There’s a part of me which wonders, as a massive Doctor Who nerd, if someone in Google’s web platforms team isn’t a big fan. In “Blink”, one of the best episodes ever, the enemy is a group of aliens who take the form of statues which can only move when you’re not looking at them. They’re the ultimate stealth attacker: blink, and they’ve got you.
Likewise, Google’s decision to split with WebKit and instead create its own browser engine – called, Who-style, Blink – looks at first like a stealthy move to control more of the Internet than the search giant already does. Like the statues in Doctor Who, if you don’t keep an eye on them, they’re going to control everything.
That’s certainly the angle that many Mac fans have taken with Blink. I’m actually not so sure. I think that Blink might turn out to be the best thing that’s happened to the web – and, indirectly, a really good thing for Apple too.
It’s worth starting with a bit of background, because a lot of the comments about Blink and WebKit are based on a muddle over what WebKit actually really does. WebKit – and Blink – are really pretty low-level services, which parse the HTML on a web page and lay it out. Rendering text, graphics, network access, hardware acceleration – all those are handled by either other bits of the browser, or by whatever operating system you’re running. That’s why when you look at two WebKit-based browsers, what you see is rarely identical.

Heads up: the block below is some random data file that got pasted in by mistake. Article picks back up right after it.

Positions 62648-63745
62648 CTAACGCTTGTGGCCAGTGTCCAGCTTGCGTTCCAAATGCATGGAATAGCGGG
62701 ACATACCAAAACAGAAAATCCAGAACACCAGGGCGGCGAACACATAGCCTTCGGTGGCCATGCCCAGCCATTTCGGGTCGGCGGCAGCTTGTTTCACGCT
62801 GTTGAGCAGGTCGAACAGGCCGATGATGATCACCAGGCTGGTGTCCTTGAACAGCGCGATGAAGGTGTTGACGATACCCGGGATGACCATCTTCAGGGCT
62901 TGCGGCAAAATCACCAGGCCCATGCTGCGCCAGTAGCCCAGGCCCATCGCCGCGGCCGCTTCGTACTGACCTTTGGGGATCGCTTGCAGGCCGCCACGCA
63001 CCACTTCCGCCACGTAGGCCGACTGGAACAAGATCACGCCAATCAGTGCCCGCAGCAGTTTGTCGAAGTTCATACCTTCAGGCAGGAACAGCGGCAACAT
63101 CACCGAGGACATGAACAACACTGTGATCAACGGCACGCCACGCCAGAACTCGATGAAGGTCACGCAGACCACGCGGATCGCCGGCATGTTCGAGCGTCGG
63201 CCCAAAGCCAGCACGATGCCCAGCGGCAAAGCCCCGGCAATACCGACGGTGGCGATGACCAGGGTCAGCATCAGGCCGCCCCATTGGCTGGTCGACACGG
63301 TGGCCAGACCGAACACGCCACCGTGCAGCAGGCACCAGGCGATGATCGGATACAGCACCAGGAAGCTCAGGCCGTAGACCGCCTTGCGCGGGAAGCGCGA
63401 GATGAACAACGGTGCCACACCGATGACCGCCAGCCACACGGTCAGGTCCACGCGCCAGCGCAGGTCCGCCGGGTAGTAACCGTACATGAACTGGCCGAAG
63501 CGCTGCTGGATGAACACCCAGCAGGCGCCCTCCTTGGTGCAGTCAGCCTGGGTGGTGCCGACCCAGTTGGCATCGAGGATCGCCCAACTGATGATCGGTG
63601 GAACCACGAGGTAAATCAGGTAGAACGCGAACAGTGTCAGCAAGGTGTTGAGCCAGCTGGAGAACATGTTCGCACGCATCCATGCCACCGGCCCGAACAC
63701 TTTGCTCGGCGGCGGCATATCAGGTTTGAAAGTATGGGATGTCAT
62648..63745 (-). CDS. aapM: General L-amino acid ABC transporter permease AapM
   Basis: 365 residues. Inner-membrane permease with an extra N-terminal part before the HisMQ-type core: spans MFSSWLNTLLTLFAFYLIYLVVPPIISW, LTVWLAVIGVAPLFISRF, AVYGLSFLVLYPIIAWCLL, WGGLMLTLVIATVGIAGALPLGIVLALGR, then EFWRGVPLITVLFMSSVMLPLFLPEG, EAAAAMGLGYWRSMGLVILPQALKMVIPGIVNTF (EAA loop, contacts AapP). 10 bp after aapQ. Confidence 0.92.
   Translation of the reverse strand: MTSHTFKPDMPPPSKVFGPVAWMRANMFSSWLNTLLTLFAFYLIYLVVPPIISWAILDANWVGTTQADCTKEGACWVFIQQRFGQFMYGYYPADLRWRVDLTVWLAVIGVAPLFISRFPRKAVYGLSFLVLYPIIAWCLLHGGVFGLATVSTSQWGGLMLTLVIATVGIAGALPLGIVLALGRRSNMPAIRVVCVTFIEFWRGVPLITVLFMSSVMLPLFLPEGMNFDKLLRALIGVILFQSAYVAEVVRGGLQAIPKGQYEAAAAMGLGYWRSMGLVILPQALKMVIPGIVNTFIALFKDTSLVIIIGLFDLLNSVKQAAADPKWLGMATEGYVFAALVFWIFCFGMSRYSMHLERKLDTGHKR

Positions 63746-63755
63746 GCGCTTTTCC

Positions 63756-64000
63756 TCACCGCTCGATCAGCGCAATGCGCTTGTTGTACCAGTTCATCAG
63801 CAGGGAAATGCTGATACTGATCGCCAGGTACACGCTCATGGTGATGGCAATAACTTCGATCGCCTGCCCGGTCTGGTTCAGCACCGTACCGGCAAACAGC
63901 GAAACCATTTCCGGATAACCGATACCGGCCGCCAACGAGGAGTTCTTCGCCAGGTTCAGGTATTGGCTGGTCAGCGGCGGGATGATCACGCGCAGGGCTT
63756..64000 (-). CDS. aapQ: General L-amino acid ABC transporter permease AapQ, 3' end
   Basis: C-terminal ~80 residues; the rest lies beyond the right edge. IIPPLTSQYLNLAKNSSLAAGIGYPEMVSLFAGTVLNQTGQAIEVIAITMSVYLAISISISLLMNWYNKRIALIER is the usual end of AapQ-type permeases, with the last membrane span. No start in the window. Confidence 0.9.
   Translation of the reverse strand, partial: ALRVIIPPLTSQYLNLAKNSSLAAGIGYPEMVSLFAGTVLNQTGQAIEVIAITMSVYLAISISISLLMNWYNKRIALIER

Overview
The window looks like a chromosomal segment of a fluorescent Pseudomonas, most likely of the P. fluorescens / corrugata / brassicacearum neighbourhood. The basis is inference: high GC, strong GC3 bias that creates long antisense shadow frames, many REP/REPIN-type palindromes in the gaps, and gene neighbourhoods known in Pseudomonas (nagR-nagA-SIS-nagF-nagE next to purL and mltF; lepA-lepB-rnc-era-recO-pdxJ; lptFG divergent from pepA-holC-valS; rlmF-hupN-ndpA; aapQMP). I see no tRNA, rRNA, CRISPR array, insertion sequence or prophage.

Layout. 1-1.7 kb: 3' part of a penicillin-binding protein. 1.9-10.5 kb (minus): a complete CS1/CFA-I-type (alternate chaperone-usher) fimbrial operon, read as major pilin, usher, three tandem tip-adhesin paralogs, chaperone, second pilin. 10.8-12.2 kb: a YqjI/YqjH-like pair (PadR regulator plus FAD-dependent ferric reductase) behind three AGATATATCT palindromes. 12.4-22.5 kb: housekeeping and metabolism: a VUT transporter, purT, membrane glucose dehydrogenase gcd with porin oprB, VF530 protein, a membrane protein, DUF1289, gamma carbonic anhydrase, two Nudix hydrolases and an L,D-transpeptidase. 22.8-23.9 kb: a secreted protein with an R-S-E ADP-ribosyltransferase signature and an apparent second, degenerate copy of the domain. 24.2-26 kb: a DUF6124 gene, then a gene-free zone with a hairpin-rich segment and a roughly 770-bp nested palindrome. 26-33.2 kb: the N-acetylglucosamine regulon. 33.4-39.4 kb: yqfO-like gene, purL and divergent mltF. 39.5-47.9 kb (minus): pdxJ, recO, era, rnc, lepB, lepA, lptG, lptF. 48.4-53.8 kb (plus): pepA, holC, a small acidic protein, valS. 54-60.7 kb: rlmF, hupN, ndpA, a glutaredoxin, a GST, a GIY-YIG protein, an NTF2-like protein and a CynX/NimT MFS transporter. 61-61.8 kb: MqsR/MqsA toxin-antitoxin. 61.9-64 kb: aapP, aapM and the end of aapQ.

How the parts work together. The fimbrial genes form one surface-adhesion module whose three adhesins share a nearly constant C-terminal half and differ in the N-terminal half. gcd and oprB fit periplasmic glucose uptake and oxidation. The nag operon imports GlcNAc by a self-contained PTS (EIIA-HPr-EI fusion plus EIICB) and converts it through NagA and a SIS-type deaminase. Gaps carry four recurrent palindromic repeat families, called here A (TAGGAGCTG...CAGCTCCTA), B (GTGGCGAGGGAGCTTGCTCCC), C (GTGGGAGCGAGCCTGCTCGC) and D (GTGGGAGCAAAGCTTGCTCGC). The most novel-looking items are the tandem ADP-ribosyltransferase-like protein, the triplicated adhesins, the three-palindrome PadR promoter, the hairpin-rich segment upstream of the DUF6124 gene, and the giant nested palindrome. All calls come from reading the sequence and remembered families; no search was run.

Web developers – or at least good ones – already know this. That’s why you test sites with Safari, and Chrome, even though both use WebKit. It’s why results on Mobile Safari and regular Safari don’t look identical, either.
What’s more, although different WebKit-based browsers will all use some of the same core code, what each browser-maker does with that code when “porting” it to their platform can be different. Chrome’s port – part of the wider Chromium project – includes different features from WebKit to Apple’s version, and vice versa. Even ports used by the same company can be different, which is how the stock browser on Android came to use a different version of WebKit to Chrome.
Confused? You should be
But if no two WebKit browsers are alike anyway, and developers have to test with different WebKit browsers, why all the big deal about Google going it alone? There’s two issues.